- You spend a lot of time between May and September officiating at numerous Weddings at the Town Hall.
- You hold a Positano Myth Festival in summer to which no one local outside politicians and VIPs are invited, so that the Festival essentially remains a myth.
- You find time to paint and hold showings at a local Gallery.
- You turn what was once a picturesque fishing village into something resembling more of a Disneyland with fancy lamps, bridges and concrete paths along the beach.
- You are so good at your job as an Italian Politician, that you could be, who knows, a Mayor or something, anywhere in the south of Italy.
- You are seriously lucky that (up to now), you don’t have viable opposition in the upcoming elections.
Update 25-11-09: This morning they've come to start the work. I'm astounded!
Monday, November 16, 2009
When the sun shines brightly in summer from a cloudless sky, and the calm sea mirrors the vertical cliffs of the town with their flamboyant pocket gardens, we often pack hefty lunches, lilos, beach gear and tiny dog into our even tinier boat and head round to our favourite beach which our family has nicknamed La Spiaggia delle Balene. With it’s compact outboard motor strongly resembling an egg beater, our boat chugs slowly along the shores dipping dizzyingly in the deep blue waves. My third son sprints ahead with the kayak coming and going a dozen times till we arrive.
One of Positano best kept secrets, we have yet to encounter any tourist picnicking on our beach or doing more than resting on it’s shores while snorkeling in the rocky ridges between cliffs.
The locals know the Germano area well. But other than twenty years ago, when a water taxi service unloaded ten very overweight Germans, who incidentally stripped completely to sunbathe in what they thought would be a secluded beach (hence the name Whale Beach or perhaps beached whale), we have only had occasional locals for company.
For our ‘Whale Beach’ is accessible only by boat. The nearby beach has a path leading to it from the road side but very little know of it’s existence. And to glimpse the shore line from a boat, you would not really suspect that such a gem was hiding behind the jagged fallen boulders.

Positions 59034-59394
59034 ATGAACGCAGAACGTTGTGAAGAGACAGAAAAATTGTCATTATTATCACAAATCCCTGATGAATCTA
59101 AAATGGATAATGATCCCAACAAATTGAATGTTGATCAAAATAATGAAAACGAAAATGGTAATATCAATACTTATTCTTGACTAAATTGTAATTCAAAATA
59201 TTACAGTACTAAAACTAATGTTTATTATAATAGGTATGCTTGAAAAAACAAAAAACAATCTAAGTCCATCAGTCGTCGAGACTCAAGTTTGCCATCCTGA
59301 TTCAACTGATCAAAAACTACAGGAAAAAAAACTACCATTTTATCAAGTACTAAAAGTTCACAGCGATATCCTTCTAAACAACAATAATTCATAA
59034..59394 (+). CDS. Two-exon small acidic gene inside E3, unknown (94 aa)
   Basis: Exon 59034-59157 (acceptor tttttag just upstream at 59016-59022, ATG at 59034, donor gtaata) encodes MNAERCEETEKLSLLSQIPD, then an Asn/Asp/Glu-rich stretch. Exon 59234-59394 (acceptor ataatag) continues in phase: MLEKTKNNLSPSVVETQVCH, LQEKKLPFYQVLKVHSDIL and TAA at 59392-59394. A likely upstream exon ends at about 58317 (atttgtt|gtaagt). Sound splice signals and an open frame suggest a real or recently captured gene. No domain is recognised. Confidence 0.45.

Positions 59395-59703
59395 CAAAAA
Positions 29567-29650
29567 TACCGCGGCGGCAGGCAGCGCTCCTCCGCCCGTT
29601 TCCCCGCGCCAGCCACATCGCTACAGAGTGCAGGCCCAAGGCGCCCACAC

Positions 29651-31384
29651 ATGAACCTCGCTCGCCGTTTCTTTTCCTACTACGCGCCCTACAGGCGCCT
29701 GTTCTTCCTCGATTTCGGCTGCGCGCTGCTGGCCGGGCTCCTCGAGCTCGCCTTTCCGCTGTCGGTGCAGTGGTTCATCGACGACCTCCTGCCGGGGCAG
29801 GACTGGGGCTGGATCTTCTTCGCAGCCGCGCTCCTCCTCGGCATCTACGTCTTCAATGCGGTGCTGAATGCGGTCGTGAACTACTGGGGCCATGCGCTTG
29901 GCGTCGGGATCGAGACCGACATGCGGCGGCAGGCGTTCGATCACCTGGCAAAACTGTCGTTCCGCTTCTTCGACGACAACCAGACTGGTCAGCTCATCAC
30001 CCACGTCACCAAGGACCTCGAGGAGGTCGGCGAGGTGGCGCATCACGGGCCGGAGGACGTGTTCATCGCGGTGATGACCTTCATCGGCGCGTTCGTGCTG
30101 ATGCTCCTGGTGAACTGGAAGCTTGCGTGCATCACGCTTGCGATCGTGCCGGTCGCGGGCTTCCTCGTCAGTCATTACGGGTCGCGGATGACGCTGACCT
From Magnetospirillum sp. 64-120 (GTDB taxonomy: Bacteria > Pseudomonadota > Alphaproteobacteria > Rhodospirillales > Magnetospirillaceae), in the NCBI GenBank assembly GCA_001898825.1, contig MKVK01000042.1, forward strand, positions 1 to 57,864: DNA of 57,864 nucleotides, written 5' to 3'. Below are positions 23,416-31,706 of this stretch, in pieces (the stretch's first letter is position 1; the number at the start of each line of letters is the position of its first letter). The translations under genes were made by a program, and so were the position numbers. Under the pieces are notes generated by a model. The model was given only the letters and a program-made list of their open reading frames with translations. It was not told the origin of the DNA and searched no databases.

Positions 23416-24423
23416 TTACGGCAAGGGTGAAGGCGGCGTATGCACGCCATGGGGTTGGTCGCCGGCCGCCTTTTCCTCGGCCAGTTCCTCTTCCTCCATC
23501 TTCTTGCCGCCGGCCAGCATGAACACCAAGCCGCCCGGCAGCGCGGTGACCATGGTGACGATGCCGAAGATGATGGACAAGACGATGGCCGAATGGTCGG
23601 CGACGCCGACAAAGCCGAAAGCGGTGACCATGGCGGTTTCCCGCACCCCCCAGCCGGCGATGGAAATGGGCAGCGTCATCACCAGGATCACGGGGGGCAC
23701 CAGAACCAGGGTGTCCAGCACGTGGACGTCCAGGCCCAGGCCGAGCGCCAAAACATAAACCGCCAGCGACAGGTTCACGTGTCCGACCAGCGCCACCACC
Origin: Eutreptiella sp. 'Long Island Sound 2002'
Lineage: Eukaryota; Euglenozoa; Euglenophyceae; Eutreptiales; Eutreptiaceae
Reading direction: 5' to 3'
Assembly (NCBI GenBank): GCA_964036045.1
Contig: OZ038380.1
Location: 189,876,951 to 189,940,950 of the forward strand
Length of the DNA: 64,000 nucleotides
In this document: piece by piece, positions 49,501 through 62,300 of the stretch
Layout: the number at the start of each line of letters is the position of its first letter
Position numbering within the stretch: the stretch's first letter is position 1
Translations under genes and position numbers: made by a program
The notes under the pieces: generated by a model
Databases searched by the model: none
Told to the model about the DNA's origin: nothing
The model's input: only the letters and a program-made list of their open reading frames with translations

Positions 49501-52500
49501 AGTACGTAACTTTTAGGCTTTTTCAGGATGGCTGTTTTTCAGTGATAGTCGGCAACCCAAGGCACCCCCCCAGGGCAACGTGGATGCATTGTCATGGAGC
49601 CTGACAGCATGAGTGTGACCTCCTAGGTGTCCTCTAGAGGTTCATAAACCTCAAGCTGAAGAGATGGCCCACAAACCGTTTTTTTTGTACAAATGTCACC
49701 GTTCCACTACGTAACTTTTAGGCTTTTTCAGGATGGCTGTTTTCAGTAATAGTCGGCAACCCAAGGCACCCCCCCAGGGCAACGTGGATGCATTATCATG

Being a cove that has shade on one side or another all day long, it’s rock formations frame the Amalfi coast all the way to Capri through its arched windows. The limpid sea beneath the arches dazzles, with it’s colour changing dramatically as the depth plunges. Minute fish nibble at greenery and sea urchins nestle in cracks with sea cucumbers as you snorkel past.
My family of six adores this place. Splashing happily in the shallows, fighting over the right to the water floats, climbing the ledges and diving off the cliffs, a day quickly passes. Boats come and go, sometimes a diver will emerge from the deep for a short stint in the sun before the sea reclaims him but rarely does anyone invade our territory as completely as we do.
When we see a boat approaching, we hold our breath. Frequently they are boats from hotels with their tourist guests who are showered by the boatman with tap water before being allowed to re-board the boat after their swim. They never swim to the shore.
Our dog gives up trying to follow us in to the water and resigns himself to a long wait in the shade.
Many head to this private beach around the corner or to the small one alongside it visible from the sea. If it were to be transformed into a trattoria, they would certainly have a roaring trade but thankfully the area is protected as part of a natural reserve where your anchor needs to stay firmly in your boat if you don't want to risk a fine.